Migrants traveling in the much-publicized caravan from Central America began arriving at the U.S. border this month, largely outside California. Just across the Arizona border in Nogales, Sonora, charities that support immigrants and deportees are also helping more asylum seekers. Arizona 360 visited a shelter run by the Kino Border Initiative to find out more about the influx.
"Our job is to welcome human beings and their dignity. See each mom and say, 'That could be me.' See a child and say, 'That could have been me.' So, identify strongly with the people we receive on a day-to-day basis," said Joanna Williams, Kino Border Initiative's director of education and advocacy.
A group of migrants traveling in a caravan attempted to rush the border in Tijuana over the Thanksgiving holiday weekend, leading federal agents to deploy tear gas and the temporary closure of the San Ysidro Port of Entry.
Arizona Republic reporter Rafael Carranza traveled to Tijuana shortly after the confrontation. He spoke to Lorraine Rivera about the federal government's response and how Customs and Border Protection is stepping up precautions all along the California border and in San Luis, Arizona.
For the first time in more than two decades, Arizonans elected a Democrat to the role of Superintendent of Public Instruction. Kathy Hoffman won a tight race against Republican Frank Riggs. Hoffman discussed some of her top priorities, how she plans to work across the aisle and some of the challenges she foresees.
"For me it will be a challenge to be patient, to work through the process, work through the bureaucracy and also take the time to make sure our policies are going to be effective and helpful for all communities," Hoffman said. "It's going to take years to turn around some of these policies and get back on the right track."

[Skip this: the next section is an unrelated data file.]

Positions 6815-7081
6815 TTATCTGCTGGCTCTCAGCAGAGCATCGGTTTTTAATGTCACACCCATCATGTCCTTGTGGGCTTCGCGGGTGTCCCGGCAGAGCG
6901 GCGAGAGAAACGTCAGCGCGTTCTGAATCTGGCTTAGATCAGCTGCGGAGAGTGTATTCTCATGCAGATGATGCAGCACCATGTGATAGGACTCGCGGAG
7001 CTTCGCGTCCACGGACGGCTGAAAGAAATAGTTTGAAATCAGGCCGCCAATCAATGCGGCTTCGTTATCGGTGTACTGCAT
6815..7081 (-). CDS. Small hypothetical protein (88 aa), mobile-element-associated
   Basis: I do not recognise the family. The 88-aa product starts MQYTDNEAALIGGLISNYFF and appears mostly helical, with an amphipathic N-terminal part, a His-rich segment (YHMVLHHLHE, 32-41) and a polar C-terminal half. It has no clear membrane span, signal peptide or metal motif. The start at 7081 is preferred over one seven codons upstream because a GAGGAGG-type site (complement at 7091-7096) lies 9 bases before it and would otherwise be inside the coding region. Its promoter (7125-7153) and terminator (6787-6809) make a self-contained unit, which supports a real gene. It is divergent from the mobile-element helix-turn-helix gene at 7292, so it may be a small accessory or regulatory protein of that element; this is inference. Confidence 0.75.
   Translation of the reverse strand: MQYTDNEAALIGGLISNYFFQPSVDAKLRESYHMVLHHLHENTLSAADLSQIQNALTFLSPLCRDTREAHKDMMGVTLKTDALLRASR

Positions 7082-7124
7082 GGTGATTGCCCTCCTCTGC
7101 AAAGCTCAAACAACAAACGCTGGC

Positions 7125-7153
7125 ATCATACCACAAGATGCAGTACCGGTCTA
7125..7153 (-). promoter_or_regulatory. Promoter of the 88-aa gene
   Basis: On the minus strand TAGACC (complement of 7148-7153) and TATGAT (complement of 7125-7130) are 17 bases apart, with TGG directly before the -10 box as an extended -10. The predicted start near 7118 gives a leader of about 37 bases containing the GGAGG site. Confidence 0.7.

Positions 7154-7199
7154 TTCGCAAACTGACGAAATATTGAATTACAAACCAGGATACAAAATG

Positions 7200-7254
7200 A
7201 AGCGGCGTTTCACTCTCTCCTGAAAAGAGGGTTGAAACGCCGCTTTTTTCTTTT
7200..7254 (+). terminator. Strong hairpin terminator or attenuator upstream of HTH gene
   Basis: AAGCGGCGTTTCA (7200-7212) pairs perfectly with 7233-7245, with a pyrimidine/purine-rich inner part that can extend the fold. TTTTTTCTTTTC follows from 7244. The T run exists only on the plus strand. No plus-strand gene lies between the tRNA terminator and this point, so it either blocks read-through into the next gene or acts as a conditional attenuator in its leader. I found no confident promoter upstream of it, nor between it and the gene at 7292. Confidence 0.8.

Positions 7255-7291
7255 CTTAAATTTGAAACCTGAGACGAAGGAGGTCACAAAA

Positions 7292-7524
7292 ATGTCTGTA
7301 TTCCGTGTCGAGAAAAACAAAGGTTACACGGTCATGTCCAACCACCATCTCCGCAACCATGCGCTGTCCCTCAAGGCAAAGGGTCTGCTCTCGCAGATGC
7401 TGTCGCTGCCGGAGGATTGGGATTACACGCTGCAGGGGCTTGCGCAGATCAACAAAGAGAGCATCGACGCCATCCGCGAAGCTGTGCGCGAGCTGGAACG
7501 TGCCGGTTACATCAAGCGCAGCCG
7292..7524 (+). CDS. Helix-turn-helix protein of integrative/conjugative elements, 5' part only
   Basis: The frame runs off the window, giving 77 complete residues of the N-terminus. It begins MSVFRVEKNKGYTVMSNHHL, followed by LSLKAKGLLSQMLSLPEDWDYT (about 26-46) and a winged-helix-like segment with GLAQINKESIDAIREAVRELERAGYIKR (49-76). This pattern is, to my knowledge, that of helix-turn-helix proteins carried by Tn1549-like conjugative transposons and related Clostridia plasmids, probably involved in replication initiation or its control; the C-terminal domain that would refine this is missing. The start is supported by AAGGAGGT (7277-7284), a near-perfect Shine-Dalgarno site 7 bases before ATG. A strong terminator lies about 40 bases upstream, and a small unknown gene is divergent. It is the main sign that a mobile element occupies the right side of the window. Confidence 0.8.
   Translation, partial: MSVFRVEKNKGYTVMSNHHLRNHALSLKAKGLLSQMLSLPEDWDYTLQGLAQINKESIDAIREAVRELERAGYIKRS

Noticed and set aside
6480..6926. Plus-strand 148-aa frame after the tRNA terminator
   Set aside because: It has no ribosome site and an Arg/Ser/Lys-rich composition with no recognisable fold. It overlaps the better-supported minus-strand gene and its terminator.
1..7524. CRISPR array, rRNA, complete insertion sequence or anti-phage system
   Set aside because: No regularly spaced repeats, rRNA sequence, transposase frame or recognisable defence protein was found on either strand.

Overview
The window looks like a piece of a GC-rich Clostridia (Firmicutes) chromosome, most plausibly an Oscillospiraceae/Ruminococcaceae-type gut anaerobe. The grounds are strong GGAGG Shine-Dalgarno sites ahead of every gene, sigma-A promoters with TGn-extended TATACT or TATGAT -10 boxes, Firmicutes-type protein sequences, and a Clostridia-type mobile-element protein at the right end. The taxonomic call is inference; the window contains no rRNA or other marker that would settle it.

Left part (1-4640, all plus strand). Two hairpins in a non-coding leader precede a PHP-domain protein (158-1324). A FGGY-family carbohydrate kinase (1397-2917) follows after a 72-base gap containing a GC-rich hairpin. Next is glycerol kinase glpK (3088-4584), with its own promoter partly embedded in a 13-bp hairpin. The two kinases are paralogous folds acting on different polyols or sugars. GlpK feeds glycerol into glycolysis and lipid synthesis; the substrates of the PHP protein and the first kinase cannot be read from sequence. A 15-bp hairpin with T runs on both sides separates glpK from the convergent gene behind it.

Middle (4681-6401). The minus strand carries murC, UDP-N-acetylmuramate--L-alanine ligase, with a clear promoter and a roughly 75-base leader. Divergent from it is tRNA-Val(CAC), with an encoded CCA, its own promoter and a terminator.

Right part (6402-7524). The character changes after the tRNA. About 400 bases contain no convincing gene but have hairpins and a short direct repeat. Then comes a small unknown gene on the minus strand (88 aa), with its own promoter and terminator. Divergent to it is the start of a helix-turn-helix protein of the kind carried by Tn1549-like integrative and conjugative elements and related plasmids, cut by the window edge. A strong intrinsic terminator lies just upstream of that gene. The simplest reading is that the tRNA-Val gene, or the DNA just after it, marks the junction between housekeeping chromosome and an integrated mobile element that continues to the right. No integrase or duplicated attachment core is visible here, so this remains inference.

Pima County School Superintendent Dustin Williams was named to Superintendent-elect Hoffman's transition team this week. Just prior to the announcement, Williams shared some of the issues he hopes state lawmakers consider as they determine a budget for the next fiscal year. Specifically, Williams explained how minimum wage increases and a growing demand for special education have strained resources in public school districts.
"The cost that it takes to deliver that support for that education and those students is an astronomical number," Williams said. "I have a district school right now with about 20 special needs students in that classroom, and that classroom for that year is going to cost me about half a million dollars."
Now that election results are final, Arizona 360 invited Tucson Sentinel editor and publisher Dylan Smith and Green Valley News/Sahuarita Sun editor Dan Shearer to analyze the results and look ahead to key issues facing state lawmakers next year.
By submitting your comments, you hereby give AZPM the right to post your comments and potentially use them in any other form of media operated by this institution.